The same general concept applies all over Indonesia. However, there is some variation among the vast numbers of Austronesian ethnic groups. For instance, in Bali villages have been created by grouping traditional hamlets or banjar, which constitute the basis of Balinese social life. In the Minangkabau area in West Sumatra province, traditional villages are called nagari. In some areas such as Tanah Toraja, elders take; as a general rule and kelurahan are groupings of hamlets. A kampung is defined today as a village in Indonesia. Kampung is a term used in Malaysia

Tawachiche West River

The Tawachiche West River is located in the Municipality of Lac-aux-Sables, in the administrative region of Mauricie, in the province of Quebec, Canada. Flowing in the Marmier, its watershed is part of the Batiscanie, in the area of the MRC Mékinac. Water of Tawachiche west river is going down from the north-west to south-east to empty into the Tawachiche River. Tawachiche West River is located in forest area; the surface of the river is frozen from November to April. Annually, the river flow is high during the spring thaw. Since the 18th century, logging was a major economic factor in this wilderness area. Nowadays, camping and outdoor activities are dominant: hunting, hiking or all-terrain vehicles, boats rides... The mouth of the Tawachiche west river is located near the reception office of the ZEC Tawachiche; the mouth is located at 5.8 km to the "Lake à l'Auguste", 8.4 km from the dam of "Little Lake Masketsi", 8.6 km from the dam of "Lac Profond", 8.6 km from the dam of Lake Terrien and 8,7 km from Lake Missionary.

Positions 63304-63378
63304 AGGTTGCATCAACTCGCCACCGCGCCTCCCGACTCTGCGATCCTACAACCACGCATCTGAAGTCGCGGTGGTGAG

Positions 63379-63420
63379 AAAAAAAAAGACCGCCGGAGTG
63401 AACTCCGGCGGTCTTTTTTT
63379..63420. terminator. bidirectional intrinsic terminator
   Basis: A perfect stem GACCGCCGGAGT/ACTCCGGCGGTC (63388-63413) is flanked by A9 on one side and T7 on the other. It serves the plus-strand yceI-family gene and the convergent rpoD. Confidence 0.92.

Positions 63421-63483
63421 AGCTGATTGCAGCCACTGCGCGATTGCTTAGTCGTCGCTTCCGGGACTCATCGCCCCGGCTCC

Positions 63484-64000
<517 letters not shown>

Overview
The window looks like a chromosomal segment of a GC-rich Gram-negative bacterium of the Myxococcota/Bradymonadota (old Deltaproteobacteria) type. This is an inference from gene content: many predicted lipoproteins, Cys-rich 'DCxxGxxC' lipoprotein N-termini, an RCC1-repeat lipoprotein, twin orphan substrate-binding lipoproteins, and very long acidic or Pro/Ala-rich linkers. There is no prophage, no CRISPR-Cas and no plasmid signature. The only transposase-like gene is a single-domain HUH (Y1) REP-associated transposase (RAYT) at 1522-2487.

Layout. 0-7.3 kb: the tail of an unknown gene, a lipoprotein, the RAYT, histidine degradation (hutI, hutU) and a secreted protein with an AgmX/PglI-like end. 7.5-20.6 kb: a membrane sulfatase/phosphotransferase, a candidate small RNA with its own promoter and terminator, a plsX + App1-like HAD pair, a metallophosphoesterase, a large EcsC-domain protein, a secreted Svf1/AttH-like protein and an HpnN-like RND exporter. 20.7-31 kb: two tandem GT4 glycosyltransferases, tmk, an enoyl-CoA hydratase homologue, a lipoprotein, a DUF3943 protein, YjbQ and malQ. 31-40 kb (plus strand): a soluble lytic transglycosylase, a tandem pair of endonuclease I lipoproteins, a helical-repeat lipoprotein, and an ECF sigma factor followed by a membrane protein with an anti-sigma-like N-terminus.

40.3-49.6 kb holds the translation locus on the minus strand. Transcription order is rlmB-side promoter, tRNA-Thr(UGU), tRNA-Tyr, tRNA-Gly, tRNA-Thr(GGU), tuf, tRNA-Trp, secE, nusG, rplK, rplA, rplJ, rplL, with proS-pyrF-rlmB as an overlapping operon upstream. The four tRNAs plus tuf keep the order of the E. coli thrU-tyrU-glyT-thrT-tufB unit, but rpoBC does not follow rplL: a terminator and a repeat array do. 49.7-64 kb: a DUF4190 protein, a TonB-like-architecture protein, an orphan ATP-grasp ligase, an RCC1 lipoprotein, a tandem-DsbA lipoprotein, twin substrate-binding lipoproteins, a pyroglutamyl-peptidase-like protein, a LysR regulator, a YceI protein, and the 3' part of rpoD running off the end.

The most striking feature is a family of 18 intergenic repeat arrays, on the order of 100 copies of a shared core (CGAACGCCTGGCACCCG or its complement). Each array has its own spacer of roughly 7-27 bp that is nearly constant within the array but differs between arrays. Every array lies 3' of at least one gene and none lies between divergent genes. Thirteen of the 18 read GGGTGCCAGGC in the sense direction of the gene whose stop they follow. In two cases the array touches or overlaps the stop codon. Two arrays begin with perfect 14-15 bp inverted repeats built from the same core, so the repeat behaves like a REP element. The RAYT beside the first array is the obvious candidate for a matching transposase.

The mouth is located 0.8 km from the former Audy railway station and 1.6 km from site of the former sawmill Veillet & Frères Ltée. The Tawachiche west river begins at the mouth of Lake Masketsi, which flows into the Little Lake Masketsi; the outlet of the latter empties into Lake Auguste. In its course, the river on its left bank catch water of the discharges of "Boileau Lake" and "Vieillotte Lake". From the mouth, up the stream, the road Tawachiche west follows the whole course of the river Tawachiche west. Upwards towards the northwest, the road passes near the "lake à l'Auguste", the "little lake Masketsi", Lake Masketsi, Lake Roberge, Lake Narcisse and Lake Faber. After crossing the lake Faber, Tawachiche west road meets a junction that connects the road Tawachiche is up to the Lake Price; this branch passes near lakes Calau, Puce, Lefebvre and "Lake à Mousse". Media related to Category:Tawachiche West River at Wikimedia Commons Batiscanie Marmier Zec Tawachiche Village of Hervey-JonctionMunicipalities: Lac-aux-Sables Sainte-Thècle Unorganized territory of Lac-Masketsi, QuebecZEC, Wildlife Sanctuary and parks: Portneuf Wildlife ReserveRivers: Rivière des Envies Tawachiche River Batiscan RiverRCM / MRC: Mékinac Regional County Municipality

Diego Bengolea

Diego Didier Bengolea Vargas, is a Bolivian retired football midfielder. Vargas' first club at the professional level was Wilstermann. After three good years and one national title among his achievements, Bengolea moved to San José, where he displayed his best performance yet, earning a spot in the national team. In 2004, he was signed by Aurora. In 2007, he was relegated to the bench nearly the whole season; the following year he joined The Strongest. During the Clausura 2008 he suffered a serious knee injury that put his career to rest for several months. In August 2009, healed and once again ready to play he joined Bolívar. Between 2002 and 2003, Bengolea played for Bolivia in 5 games scoring one goal, he found the net on a friendly match against Chilean club Cobreloa on August 2003 in La Paz. Wilstermann Liga de Fútbol Profesional Boliviano: 2000 Diego Bengolea at Diego Bengolea at ESPN FC